St George at Vassilika

Visitors to Vassilika in the area of Volissos have the opportunity to visit the picturesque church of St George. Tradition associates this place with the legend of the “Anilios Vassilias” (the shaded king). The church dates to the post-Byzantine period and has been designated a historical listed monument. The inscription carved into the stone of the lintel above the entrance indicates that the church was renovated in 1897. It is a single-nave church with a saddleback roof and a colonnaded, barrel-vaulted porch on its western side. An architectural particularity of its construction is the hexagonal dome that covers the bema.
Overall, however, the church has a barrel-vaulted roof. Visitors to the church are sure to find the striking 19th-century wood-carved iconostasis with its despotic portable icons fascinating: they depict the Theotokos Brephokratousa (Virgin Mary holding Christ) in the iconographic type of the Madonna of the Angels, Christ Pantokrator as the Great Archpriest and St George mounted. As is customary in Orthodox Christian churches, the upper register of the iconostasis is decorated with a host of smaller icons that narrate episodes from the life of Christ. All these portable works are dated to the 19th century. No frescoes survive on the church walls. A stone altar is preserved in the Bema.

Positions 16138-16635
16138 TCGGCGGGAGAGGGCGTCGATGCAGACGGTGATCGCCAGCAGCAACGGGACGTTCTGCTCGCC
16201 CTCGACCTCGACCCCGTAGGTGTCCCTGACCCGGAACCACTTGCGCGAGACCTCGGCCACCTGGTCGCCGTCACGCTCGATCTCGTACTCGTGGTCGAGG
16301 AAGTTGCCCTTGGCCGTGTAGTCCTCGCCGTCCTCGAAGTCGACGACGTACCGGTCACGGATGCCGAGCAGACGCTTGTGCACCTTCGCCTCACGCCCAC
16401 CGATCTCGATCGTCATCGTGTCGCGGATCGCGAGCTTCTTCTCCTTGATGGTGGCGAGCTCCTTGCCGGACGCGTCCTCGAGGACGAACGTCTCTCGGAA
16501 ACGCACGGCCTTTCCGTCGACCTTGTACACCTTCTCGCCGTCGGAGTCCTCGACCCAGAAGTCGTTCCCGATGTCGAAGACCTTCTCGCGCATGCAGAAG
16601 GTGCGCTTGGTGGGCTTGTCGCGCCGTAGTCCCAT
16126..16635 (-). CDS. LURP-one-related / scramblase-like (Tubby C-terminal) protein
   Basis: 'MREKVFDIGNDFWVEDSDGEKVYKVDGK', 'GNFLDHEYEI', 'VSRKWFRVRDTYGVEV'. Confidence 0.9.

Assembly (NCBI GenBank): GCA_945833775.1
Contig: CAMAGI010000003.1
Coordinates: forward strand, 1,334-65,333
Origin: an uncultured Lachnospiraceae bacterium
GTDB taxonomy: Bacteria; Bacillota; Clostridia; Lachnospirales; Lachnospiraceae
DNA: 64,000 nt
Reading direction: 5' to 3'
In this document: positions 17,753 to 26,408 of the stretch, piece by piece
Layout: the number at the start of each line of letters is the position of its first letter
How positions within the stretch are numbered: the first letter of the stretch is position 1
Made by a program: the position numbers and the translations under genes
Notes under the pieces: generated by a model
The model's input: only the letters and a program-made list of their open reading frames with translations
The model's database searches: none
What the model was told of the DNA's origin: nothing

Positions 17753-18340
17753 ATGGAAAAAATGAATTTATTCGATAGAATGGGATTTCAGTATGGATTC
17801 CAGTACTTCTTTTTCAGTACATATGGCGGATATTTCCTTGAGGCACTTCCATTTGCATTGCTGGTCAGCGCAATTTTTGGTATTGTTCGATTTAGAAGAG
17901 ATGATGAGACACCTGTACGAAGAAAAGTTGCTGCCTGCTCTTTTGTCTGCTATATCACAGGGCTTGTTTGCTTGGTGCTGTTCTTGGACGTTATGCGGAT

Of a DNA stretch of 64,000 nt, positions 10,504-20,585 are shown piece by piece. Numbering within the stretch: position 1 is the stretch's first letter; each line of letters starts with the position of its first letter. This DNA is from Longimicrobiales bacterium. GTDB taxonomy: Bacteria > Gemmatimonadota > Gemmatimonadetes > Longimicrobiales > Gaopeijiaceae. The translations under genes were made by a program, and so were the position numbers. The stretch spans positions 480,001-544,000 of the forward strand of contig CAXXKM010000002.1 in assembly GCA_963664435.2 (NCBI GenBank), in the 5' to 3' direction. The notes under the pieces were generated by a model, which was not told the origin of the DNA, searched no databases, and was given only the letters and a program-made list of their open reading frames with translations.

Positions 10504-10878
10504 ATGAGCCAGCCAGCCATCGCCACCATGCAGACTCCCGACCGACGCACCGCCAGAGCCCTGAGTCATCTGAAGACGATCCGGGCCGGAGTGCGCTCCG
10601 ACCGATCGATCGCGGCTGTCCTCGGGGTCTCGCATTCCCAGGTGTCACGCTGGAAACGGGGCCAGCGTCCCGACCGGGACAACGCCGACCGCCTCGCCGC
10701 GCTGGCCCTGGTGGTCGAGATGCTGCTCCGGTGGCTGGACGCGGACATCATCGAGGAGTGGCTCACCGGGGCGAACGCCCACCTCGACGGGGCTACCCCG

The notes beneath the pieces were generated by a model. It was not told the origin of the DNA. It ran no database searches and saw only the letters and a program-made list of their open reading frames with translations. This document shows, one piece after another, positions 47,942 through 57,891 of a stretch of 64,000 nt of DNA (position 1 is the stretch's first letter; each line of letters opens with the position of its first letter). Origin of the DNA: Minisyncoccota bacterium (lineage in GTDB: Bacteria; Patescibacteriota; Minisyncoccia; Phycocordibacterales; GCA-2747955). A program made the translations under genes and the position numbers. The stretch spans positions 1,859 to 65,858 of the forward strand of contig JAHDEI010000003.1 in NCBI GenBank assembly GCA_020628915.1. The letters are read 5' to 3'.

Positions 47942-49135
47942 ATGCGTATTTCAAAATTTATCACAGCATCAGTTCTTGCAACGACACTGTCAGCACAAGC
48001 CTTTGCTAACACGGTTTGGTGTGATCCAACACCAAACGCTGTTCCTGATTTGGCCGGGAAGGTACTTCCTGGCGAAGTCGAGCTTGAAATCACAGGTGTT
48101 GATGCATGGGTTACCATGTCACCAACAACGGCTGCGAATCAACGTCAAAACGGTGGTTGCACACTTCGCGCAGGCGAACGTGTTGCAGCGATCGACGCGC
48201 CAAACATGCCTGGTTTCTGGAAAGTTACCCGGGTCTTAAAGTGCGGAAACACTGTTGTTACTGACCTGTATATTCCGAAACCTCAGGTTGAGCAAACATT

More artistically inclined visitors should take a closer look at the interior surfaces, walls and ceiling of the main church, where they can find plaster decorations painted with floral and geometric motifs. The relief decorations, suggestive of a sky filled with stars, are especially striking. The feeling upon entering the church and taking in the relief decoration together with the post-Byzantine portable icons in the iconostasis is one of imposing solemnity.
What’s more, one can also find items of historical and artistic interest in the floors. The materials and how they’ve been placed in the floor show the skill and eye for beauty of the local artisans. In fact, the stonemasons of Chios were renowned in times past, but their art has unfortunately all but vanished in the modern day. The floor is inlaid with locally sourced red and brown flagstones. The red stone is from the village of Thimiana, while the brown stone is from Nenita, inlaid in an alternating pattern. The central decorative element, a star-shaped ornament inlaid within a square frame, is worth seeing. Surrounding this frame are square ceramic tiles decorated with brightly coloured floral ornaments.
The church once served the late-Byzantine settlement of Vassilika.

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